Focus on the Patient, Not the EHR

July 18, 2016

Having the EHR in the exam room can be a benefit to the patient, however make sure it doesn't become a distraction. Here are tips to stay focused.

There are aspects of the EHR that patients love. That’s why putting yourself in the patient’s shoes can help keep the focus on the patient during their visit, said Mitch Morris, a physician as well as vice chair and global healthcare sector leader at consulting firm Deloitte and former chief technology officer at MD Anderson.

For example, patients love ePrescribing and they love that their doctor has all of their lab results and tests right in front of them in the EHR. Another benefit to having the EHR in the exam room is it allows the doctor to review with the patient in real time what happened during their previous visit, putting the doctor and the patient on the same page, said Morris.

Still, having the EHR in the exam room can introduce disruptions to the patient-physician interaction, said Morris. One very practical way of handling this is for the physician to document a few notes from the patient visit, while the patient is with them in the exam room, and then document the visit more fully after the visit. “There’s a lot of time pressure that’s really pushing physicians to try to [document care and treat the patient] at the same time,” he said.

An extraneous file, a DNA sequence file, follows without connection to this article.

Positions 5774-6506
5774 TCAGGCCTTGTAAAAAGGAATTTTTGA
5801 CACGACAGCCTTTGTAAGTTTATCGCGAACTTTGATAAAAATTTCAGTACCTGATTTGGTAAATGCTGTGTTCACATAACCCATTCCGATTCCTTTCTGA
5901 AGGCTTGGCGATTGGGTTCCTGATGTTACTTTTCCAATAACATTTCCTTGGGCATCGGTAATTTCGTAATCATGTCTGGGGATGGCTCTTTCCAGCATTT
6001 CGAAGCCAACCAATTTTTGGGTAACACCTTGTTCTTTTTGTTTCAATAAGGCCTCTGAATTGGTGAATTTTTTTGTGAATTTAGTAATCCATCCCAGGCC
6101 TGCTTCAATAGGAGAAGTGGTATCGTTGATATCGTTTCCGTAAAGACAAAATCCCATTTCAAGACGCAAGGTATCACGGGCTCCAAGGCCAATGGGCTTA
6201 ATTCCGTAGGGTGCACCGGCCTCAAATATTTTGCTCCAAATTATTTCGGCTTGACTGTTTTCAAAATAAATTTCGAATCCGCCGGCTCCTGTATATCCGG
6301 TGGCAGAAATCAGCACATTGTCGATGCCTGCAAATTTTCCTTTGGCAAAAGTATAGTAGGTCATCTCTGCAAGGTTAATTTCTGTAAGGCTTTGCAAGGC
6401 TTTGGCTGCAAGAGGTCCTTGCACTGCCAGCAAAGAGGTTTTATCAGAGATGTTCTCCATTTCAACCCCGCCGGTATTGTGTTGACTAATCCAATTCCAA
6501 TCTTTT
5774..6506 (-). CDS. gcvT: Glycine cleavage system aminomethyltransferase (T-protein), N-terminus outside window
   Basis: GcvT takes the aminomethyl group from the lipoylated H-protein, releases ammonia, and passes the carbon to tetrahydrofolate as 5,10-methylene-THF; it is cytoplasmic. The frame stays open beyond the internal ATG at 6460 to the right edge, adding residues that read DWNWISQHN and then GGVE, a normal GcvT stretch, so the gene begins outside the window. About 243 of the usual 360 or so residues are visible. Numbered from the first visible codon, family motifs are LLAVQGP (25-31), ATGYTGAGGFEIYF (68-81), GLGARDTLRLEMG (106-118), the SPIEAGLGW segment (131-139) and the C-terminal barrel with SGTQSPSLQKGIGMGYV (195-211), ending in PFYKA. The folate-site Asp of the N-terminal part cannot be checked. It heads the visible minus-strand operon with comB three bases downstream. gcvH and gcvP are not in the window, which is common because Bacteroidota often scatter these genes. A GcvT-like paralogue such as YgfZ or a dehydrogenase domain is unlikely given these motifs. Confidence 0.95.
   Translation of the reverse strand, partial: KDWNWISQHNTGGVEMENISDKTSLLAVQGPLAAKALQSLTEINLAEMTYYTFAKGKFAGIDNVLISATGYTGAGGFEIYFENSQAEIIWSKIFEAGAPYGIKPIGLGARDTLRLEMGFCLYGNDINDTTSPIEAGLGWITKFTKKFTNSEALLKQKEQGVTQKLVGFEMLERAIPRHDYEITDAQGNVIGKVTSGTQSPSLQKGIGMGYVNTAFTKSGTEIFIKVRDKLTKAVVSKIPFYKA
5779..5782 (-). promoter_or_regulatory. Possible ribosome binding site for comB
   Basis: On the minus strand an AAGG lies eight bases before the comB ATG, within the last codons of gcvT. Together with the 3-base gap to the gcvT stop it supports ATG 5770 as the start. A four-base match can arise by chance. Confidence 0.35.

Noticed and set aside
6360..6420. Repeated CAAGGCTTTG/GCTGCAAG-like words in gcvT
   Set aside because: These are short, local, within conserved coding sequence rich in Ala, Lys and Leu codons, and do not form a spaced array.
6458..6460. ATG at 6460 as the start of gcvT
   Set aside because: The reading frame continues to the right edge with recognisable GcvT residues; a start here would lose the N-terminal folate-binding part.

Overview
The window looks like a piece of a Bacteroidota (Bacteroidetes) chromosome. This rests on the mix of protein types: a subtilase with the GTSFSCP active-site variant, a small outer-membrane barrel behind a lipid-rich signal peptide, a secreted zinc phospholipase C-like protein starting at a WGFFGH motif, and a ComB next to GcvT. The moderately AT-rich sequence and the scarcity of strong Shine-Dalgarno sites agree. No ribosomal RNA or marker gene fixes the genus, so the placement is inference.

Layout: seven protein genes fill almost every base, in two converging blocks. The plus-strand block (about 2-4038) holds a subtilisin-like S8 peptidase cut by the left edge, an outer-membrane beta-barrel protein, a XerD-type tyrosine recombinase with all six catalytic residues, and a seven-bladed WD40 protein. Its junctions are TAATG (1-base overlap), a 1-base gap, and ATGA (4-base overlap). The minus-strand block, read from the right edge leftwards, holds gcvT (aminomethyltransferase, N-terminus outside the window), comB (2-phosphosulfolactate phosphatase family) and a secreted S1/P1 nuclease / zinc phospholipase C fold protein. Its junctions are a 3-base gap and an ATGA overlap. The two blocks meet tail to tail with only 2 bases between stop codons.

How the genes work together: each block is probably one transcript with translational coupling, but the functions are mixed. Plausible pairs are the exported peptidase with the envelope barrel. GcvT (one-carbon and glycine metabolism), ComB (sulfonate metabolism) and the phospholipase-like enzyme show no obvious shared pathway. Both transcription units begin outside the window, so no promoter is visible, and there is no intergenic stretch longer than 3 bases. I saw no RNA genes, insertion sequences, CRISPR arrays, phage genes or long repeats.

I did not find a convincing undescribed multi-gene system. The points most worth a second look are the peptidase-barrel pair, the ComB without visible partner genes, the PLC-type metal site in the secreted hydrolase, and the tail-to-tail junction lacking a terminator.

If the physician chooses to document care in the EHR during the patient visit, it’s important to remember to pause, to make sure that the patient is listening. That human interaction is just as important to the physician as it is to the patient, said Morris.

One of the challenges is many physicians don’t have much control over the EHR they use, he said. And even when they do get to choose their EHR, physicians often don’t realize how important it is to configure the software and change their work flow to optimize their time with patients, added Morris.

Keeping the patient as the central focus of the visit will always be the best route to take, he said, and he provides a personal example: Morris’ doctor starts off his visit with some open-ended questions, during which time his doctor is just listening to him and not typing at the computer. After that conversation, Morris’ doctor starts to run through some more routine questions - such as how much alcohol he drinks, how often he exercises and his weight - and then his doctor enters that information into the EHR in real time. His doctor will typically end the visit by confirming prescription refills, which are already at Morris’ local pharmacy before he leaves his doctor’s office.